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I've done it once on my current bike when I got on it too hard going up a hill. Scared of wrecking my only vehicle and a VFR isn't the easiest thing to wheelie although of course you can do it. Did it more on my 600rr but I could never do it with throttle alone, probably leaned too far forward which is natural under acceleration for me.

Maybe I should buy a crappy old 600 to thrash, I always thought it would be fun to get good at wheelies.
 

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Discussion Starter #12
If I'm gonna do low speeds, I would love to get a wheelie bar for the F3 (Is that a 12 bar?) I should prolly get a cage too for when I drop it over. . . do these things require welding? or are tehy bolt on?
 

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Jeez, I can pull wheelies on my 500. It's not that hard!

I've heard that clutching is the best way(of course, this is the only way on a 500). I usually go ~15mph, pull the clutch, take the rpms up to about 6-7k and release the clutch aggressively. Works every time.

Just be sure to cover the rear brake, the front end hits a point where it comes up fast.
 

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f3's are pretty big for stunters so you shouldnt have a problem finding 12 bars and a cage for it, also if this bike is only going to be used for stuntin and wheelies, get some new sprockets, I've seen sprockets on these bikes that go up to a 70 tooth, yea thats a little extreme for just learning wheelies, just thought I would throw it in there so you can see that its crazy for the things you could do the the f3's also remember when you start going with the huge sprockets your going to start loosing top speed, but not really a big deal IMO for a stunt bike.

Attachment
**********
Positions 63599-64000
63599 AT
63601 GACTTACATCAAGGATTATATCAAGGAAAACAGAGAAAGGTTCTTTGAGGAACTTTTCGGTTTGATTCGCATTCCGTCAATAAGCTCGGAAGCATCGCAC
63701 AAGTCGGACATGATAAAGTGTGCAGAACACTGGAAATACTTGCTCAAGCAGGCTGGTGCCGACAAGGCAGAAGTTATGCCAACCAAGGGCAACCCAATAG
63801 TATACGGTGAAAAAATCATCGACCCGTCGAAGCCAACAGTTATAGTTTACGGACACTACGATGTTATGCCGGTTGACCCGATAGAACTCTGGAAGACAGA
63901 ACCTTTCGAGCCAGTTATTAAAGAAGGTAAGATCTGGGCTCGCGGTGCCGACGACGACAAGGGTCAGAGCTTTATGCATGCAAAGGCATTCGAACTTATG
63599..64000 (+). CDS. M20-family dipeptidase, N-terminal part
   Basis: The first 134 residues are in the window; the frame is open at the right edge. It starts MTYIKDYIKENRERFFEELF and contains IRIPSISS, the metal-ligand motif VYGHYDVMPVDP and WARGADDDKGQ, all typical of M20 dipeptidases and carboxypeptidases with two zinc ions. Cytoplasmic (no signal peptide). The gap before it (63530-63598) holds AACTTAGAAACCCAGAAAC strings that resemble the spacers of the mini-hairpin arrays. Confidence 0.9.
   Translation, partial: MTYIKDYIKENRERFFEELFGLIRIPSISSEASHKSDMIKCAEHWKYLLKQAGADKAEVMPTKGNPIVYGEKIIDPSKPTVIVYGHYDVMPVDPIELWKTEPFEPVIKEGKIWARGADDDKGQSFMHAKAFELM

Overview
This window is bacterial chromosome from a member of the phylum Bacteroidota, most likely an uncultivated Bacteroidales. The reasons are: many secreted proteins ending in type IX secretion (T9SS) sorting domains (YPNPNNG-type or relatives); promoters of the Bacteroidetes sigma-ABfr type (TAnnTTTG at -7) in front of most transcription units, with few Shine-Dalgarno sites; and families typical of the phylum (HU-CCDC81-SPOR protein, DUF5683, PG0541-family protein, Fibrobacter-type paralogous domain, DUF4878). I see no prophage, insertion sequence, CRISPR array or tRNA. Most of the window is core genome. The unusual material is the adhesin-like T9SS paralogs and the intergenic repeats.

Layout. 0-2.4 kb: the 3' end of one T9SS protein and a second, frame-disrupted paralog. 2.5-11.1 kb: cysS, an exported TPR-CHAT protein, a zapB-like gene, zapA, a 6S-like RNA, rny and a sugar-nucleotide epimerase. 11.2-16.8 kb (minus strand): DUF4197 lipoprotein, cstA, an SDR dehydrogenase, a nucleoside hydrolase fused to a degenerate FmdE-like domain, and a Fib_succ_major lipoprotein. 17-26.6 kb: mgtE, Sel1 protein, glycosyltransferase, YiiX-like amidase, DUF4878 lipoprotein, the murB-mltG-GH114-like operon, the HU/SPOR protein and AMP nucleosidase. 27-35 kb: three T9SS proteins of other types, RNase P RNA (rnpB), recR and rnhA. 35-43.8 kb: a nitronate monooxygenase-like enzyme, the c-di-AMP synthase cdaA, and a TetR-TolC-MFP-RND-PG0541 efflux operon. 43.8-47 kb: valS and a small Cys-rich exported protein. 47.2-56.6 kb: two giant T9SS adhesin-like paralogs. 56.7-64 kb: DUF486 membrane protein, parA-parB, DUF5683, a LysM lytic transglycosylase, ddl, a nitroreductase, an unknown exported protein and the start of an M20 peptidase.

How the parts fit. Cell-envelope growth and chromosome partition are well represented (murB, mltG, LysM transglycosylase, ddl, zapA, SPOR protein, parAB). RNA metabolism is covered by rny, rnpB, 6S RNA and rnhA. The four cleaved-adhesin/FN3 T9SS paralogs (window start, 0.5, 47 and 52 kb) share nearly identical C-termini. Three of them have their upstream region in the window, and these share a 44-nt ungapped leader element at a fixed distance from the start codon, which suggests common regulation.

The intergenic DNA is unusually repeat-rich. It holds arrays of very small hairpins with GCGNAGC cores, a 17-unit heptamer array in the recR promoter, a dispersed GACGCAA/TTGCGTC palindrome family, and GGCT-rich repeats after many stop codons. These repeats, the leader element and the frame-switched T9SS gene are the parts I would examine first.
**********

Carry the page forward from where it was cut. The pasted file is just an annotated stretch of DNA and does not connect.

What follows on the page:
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Spektrum-SA1 are these REAL wheelies or just up and down??? not doubting your ability, just doubting my bike if you are able to bring them to the BP...anyways lets here a bit more cuz im impressed w/ the 500 and ashamed of my 600r
 

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I can pull them on my 500 and ride them a little while(not to long) but no where near BP, it does come up fast but not that high, Im sure your yzf600 will come up too, just get in higher RPM's. But yea, I don't see you going to BP on it with it being stock
 

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Discussion Starter #18
The F3 will come up to the BP stock in 1st gear with a little clutch work, I'm sure you can bring the FZ up, it's just a little scary, that's all. I can throttle up the F4i in 1st from 8k, and clutch it up in 2nd sitting or bounce it up in 2nd standing. the F4i will come to the BP in 1st and 2nd no problem.